Monday, 17 January 2011

It's raining on my house but not on the others...

In The Woods

This body of work developed from an interest in ceramic dessert figurines made by artists such Johan Joachim Kandler at Meissen (1706-75) and Franz Anton Bustelli (1723-63) at Nymphenburg who were both porcelain modellers. The porcelain figurines they produced were literally conversation pieces, which were brought out during dessert. The dessert tableau was made up of a number of figurines, which collectively conveyed a narrative of some sort. The figures were originally made with sugar or cookie dough. Later on the more durable and precious materials of porcelain or silver replaced these ephemeral tableaux. Porcelain allowed for more complex compositions and the reuse of the figurine in new configurations each time. Earthenware Staffordshire figurines from the eighteenth century were also made to commemorate and illustrate particular events or individuals. The figurines were sold at fairs as knick-knacks often commemorating events such as famous murders.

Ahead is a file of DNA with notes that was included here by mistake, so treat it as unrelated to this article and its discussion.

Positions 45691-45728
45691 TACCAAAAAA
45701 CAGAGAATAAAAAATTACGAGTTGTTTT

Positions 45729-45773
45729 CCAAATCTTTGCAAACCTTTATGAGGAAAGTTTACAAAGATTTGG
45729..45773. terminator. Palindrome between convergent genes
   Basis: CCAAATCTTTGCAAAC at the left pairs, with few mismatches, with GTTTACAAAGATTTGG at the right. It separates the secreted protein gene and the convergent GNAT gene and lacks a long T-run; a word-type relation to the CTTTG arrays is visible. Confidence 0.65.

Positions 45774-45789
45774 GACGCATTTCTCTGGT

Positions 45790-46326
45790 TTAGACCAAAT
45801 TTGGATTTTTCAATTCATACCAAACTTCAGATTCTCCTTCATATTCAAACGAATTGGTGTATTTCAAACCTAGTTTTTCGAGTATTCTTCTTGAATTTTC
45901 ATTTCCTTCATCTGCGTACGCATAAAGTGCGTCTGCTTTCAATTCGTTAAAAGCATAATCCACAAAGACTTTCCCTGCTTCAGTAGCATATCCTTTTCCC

Our relationship with the figurines is complex; on one level you are drawn into the interior world of the miniature, yet on another level you are in control in a scenario where the figurines assume the characteristics of the toy. The miniature and the figurine both skirt the area of kitsch. A great deal of the historical ceramic work I am referencing could be defined as kitsch. The work in this show is a development from previous tableau works which referenced the Willow Pattern and were social commentary in nature. These tableaux pieces operate as kinds of allegory; a common characteristic of tableaux from the past. The work also draws from the idea of an ‘Australian Gothic’, where the outback and its inhabitant creatures stand in for the ‘other’. From as early as first settlement, Australia has been regarded as both a bountiful utopia and a hellish place where nature seemed uncannily strange or hostile. The film Wake in Fright and the Triffid’s song ‘Lonely Stretch were uppermost in my mind whilst devising and making these pieces.

Gerry Wedd, 2011

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